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[ree-fluhks] /ˈriˌflʌks/
a flowing back; ebb.
Origin of reflux
late Middle English
1400-50; late Middle English < Medieval Latin refluxus. See re-, flux Unabridged
Based on the Random House Dictionary, © Random House, Inc. 2015.
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Examples from the Web for reflux
Historical Examples
  • The heat and cold which surround the globe are in a state of constant and universal flux and reflux.

    Principles of Geology Charles Lyell
  • An old word, signifying the reflux of the waves by the force of the wind.

    The Sailor's Word-Book William Henry Smyth
  • Sole dispenser of money, it cannot omit the oldest and most obvious means of amassing wealth by the flux and reflux of paper.

  • Flux and reflux, the fire and the water, the water and the fire!

  • I now saw a man as a wave recoiled lying close by the boat in the reflux.

    George Borrow and His Circle Clement King Shorter
  • From it and to it, in endless flux and reflux, the life blood goes.

    Looking Backward Edward Bellamy
  • So do flux and reflux—the rhythm of change—alternate and persist in everything under the sky.

  • It tends to make and to break fortunes, by the flux and reflux of paper.

  • To recall but one instance, what is the constant flux and reflux of the rivers and seas but Perpetual Motion?

    Perpetual Motion Percy Verance
  • The ebb and flow of these questionings is eternal, as the flux and reflux of the sea itself.

    Toilers of the Sea Victor Hugo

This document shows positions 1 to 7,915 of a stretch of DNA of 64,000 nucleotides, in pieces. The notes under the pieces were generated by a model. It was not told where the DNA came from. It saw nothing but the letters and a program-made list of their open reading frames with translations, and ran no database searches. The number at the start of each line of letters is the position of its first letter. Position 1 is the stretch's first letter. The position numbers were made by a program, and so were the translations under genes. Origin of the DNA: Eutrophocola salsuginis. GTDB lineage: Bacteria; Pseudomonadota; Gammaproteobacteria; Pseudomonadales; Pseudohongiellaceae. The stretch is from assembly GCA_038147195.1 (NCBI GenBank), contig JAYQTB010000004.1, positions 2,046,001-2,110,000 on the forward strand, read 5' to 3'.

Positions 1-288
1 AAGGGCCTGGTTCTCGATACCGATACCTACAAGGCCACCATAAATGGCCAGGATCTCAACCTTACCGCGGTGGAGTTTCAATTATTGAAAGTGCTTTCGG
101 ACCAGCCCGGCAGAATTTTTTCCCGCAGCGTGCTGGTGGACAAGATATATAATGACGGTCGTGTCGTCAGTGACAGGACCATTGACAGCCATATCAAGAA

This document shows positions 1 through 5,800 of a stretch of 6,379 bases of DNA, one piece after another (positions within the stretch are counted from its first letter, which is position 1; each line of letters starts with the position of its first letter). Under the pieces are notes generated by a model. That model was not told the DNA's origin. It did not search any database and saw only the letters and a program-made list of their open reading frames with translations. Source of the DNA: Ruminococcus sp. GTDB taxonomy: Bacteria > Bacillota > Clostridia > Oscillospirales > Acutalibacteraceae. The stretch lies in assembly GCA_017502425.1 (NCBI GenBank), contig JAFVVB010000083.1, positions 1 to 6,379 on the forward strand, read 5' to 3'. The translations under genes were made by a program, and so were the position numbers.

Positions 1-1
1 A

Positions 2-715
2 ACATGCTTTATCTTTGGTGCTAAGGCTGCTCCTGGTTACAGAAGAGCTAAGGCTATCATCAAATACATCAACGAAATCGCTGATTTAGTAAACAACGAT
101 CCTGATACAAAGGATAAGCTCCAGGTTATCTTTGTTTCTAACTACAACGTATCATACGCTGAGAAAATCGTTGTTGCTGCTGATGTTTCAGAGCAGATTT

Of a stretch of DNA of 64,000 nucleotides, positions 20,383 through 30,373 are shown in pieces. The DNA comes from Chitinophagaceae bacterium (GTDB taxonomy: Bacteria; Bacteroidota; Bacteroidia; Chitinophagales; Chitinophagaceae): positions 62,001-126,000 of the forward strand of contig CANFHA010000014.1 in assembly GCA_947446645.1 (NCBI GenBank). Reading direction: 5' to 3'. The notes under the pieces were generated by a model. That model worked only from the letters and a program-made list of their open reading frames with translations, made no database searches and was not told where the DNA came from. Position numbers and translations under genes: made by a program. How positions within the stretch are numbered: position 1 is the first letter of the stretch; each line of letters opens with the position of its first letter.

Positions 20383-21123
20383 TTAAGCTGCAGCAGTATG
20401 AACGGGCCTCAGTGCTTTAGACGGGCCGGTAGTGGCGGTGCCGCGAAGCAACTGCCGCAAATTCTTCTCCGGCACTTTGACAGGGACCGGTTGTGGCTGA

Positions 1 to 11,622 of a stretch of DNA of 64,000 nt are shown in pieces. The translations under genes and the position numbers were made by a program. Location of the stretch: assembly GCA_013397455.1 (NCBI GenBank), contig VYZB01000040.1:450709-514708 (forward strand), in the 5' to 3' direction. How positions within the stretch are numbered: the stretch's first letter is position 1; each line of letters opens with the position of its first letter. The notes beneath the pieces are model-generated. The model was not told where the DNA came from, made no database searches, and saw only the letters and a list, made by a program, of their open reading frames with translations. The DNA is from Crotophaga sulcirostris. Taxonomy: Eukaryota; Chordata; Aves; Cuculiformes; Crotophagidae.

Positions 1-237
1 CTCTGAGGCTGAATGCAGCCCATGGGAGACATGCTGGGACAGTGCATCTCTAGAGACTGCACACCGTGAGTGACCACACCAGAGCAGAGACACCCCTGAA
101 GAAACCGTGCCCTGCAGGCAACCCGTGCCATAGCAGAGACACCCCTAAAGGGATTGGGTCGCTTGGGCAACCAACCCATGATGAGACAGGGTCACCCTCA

British Dictionary definitions for reflux


(chem) to boil or be boiled in a vessel attached to a condenser, so that the vapour condenses and flows back into the vessel
  1. an act of refluxing
  2. (as modifier): a reflux condenser
the act or an instance of flowing back; ebb
Word Origin
C15: from Medieval Latin refluxus, from Latin refluere to flow back
Collins English Dictionary - Complete & Unabridged 2012 Digital Edition
© William Collins Sons & Co. Ltd. 1979, 1986 © HarperCollins
Publishers 1998, 2000, 2003, 2005, 2006, 2007, 2009, 2012
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Word Origin and History for reflux

early 15c., "a flowing back (of the sea, etc.)," from Medieval Latin refluxus, from Latin re- "back, again" (see re-) + fluxus "a flowing" (see flux). Digestive sense is recorded from 1937.

Online Etymology Dictionary, © 2010 Douglas Harper
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reflux in Medicine

reflux re·flux (rē'flŭks')

  1. A flowing back.

  2. The process of refluxing.

v. re·fluxed, re·flux·ing, re·flux·es
To boil a liquid in a vessel attached to a condenser so that the vapors continuously condense for reboiling.
The American Heritage® Stedman's Medical Dictionary
Copyright © 2002, 2001, 1995 by Houghton Mifflin Company. Published by Houghton Mifflin Company.
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